Blue Oval joins a list of car makers that could be heading for the door.
Ford has fired a strong warning to the government that it could leave the UK if a trade deal can't be secured in the wake of Brexit.
The company doesn't currently build any vehicles in the UK, having closed its Transit manufacturing plant in Southampton in 2013. However, the manufacturer does build a lot of engines here, with petrol units being built in Bridgend, diesel engines in Dagenham, and transmissions in Halewood on the same campus that houses what is now a major Jaguar Land Rover plant. Ford also has a research facility in Dunton, Essex.
Those facilities are potentially under threat though, with Ford saying hard Brexit could cost the company almost £1 billion a year in tariffs, forcing it to reconsider its investment in the UK, and undoing decades of work spent honing world-class manufacturing.
Ford of Europe president Steven Armstrong told Channel 4 News that Britain leaving the EU without a good trade deal would be 'disastrous', and that Britain would need to remain competitive if Ford were to remain – echoing in fact similar words from Aston Martin and Honda in recent weeks.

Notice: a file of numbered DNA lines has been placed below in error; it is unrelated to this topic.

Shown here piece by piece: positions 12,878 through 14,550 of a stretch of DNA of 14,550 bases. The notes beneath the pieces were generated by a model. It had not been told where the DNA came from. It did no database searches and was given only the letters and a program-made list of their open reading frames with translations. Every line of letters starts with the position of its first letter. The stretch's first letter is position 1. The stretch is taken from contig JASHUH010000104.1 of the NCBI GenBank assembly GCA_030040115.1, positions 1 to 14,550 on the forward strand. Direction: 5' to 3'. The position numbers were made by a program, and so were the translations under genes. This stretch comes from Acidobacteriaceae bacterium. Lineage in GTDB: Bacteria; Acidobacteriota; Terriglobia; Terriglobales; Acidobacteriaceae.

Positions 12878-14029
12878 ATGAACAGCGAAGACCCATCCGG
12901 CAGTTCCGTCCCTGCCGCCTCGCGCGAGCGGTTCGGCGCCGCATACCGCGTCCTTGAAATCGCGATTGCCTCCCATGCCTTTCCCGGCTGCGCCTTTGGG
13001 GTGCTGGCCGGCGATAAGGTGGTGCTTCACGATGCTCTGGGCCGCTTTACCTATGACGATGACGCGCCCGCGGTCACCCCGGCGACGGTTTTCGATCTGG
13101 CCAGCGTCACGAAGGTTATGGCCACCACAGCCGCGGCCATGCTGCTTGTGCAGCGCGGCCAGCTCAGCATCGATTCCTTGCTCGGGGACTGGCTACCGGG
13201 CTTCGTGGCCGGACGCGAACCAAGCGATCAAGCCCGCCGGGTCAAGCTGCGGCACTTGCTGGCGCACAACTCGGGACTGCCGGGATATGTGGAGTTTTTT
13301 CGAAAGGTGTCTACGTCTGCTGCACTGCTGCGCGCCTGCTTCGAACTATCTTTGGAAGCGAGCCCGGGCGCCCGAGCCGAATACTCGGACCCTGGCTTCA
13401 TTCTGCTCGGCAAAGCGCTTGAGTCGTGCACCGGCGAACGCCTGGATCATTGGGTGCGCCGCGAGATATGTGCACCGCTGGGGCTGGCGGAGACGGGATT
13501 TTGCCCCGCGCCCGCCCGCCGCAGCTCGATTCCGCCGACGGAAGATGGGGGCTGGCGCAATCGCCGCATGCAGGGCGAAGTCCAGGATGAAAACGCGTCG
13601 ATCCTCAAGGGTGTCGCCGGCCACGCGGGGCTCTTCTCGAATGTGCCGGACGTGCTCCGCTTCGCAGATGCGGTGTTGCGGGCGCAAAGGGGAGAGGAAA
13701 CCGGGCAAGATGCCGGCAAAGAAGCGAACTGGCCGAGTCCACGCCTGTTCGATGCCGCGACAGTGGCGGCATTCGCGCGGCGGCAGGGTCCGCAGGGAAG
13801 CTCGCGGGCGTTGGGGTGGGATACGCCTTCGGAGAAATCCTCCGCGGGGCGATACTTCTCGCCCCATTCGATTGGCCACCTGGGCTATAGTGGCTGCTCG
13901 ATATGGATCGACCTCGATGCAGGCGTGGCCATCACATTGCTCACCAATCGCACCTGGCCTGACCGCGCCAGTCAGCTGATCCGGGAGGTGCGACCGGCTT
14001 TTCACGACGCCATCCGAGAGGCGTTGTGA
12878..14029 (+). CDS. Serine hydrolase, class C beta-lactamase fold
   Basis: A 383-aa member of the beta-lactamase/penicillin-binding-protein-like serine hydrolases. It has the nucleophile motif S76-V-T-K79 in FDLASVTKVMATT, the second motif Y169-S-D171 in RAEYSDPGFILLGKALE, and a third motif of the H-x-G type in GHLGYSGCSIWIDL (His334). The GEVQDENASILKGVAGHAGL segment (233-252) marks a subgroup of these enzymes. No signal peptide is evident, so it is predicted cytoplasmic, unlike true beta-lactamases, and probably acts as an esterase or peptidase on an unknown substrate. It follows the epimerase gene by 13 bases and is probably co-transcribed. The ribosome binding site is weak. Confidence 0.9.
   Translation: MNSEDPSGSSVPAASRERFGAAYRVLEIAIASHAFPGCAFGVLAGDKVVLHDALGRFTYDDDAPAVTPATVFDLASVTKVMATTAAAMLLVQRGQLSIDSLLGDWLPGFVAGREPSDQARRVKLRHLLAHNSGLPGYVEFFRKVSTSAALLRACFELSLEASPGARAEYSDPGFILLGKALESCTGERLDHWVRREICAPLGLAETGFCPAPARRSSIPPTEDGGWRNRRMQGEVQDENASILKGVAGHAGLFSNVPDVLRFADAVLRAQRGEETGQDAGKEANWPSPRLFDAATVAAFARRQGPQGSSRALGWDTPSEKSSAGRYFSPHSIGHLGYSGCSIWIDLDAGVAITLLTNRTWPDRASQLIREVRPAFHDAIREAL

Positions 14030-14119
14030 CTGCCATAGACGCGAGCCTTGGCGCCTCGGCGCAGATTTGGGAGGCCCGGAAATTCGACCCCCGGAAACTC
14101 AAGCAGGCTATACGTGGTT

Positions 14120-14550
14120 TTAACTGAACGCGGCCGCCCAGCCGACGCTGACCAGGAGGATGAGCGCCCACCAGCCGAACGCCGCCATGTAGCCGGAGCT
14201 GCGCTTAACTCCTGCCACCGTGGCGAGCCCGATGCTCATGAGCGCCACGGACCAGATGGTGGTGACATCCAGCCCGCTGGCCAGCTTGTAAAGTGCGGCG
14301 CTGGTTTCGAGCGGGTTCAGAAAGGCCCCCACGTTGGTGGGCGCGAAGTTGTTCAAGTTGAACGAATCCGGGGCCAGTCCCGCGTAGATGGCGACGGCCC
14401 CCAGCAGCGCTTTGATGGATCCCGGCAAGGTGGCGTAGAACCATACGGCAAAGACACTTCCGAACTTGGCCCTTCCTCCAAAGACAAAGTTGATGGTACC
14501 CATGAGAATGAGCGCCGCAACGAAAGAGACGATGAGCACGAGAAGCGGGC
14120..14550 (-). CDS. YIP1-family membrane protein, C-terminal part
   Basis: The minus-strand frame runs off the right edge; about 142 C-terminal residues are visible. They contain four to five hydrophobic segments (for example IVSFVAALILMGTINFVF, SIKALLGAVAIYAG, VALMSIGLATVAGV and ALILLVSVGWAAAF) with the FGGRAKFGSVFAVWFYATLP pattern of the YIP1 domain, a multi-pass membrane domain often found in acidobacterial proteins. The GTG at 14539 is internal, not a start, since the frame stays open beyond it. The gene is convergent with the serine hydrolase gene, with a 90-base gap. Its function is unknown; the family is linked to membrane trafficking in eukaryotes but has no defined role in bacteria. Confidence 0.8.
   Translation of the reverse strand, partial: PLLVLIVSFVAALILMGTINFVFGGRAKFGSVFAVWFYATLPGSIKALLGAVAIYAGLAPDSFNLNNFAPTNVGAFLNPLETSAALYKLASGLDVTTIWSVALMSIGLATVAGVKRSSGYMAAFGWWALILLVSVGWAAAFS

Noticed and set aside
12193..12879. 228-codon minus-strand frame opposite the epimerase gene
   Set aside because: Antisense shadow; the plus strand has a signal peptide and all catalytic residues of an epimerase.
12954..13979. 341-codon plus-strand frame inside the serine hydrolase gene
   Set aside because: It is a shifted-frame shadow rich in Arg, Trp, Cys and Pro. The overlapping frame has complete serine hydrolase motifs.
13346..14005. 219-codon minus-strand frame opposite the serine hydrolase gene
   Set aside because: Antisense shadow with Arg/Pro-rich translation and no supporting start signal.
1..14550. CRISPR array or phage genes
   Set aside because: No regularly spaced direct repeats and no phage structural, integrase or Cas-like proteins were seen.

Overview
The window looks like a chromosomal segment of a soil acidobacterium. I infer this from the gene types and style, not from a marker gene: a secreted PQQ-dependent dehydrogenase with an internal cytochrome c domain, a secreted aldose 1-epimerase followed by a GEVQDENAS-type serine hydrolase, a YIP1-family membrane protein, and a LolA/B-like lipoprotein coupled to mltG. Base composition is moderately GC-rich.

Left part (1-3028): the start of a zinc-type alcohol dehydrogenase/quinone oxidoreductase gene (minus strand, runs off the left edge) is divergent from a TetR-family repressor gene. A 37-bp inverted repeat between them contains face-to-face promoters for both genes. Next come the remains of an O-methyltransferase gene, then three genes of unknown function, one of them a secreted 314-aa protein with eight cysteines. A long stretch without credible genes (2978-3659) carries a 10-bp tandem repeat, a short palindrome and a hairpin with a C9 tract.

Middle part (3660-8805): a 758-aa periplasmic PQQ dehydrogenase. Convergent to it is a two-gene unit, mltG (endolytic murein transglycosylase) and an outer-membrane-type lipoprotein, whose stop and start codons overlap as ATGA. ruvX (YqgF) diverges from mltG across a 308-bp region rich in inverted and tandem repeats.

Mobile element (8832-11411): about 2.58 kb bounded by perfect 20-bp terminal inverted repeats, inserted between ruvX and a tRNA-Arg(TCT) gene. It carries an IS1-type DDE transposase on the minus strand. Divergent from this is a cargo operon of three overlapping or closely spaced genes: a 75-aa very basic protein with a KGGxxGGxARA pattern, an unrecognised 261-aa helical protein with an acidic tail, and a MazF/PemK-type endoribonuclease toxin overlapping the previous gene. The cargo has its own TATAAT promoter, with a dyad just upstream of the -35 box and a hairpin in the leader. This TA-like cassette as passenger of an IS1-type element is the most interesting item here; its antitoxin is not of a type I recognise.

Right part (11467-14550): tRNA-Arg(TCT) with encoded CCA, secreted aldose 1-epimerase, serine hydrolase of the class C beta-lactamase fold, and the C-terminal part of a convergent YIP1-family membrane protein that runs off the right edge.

'Competitiveness comes hard won, it can be easily lost,' Society of Motor Manufacturers and Traders president Tony Walker said at the lobby group's annual dinner in London on Tuesday, where Greg Clark, the secretary of state for business, energy and industrial strategy, also spoke. 'A hard Brexit would undermine all that we have collectively achieved.'
Car makers fear that that changes to customs checks, tariffs and increased logistical challenges will undermine their market advantages. Honda, another foreign car maker that has a huge presence in the UK, has set a March deadline before it considers moving its manufacturing facilities abroad.
'We need to see concrete progress, and quickly,' added Walker. 'We have torn down so many barriers [in the last 40 years]. Please don't allow new ones to be erected.'
At least £4.5 billion would be added to the industry's annual costs, thanks to WTO tariffs, the SMMT said in a statement on Tuesday – because the 1,100 trucks that deliver car parts to Britain would no longer enjoy free border crossings. Walker's comments come as prime minister Theresa May works to finalise a Brexit deal with negotiations stalling – already the slow progress has hurt the motor industry, say its representatives.
'We have huge challenges,' said Walker at the SMMT annual dinner. 'Consumer confidence has fallen, leading to a downturn in sales. Uncertainty about Brexit – and market confusion over diesel – are taking their toll.'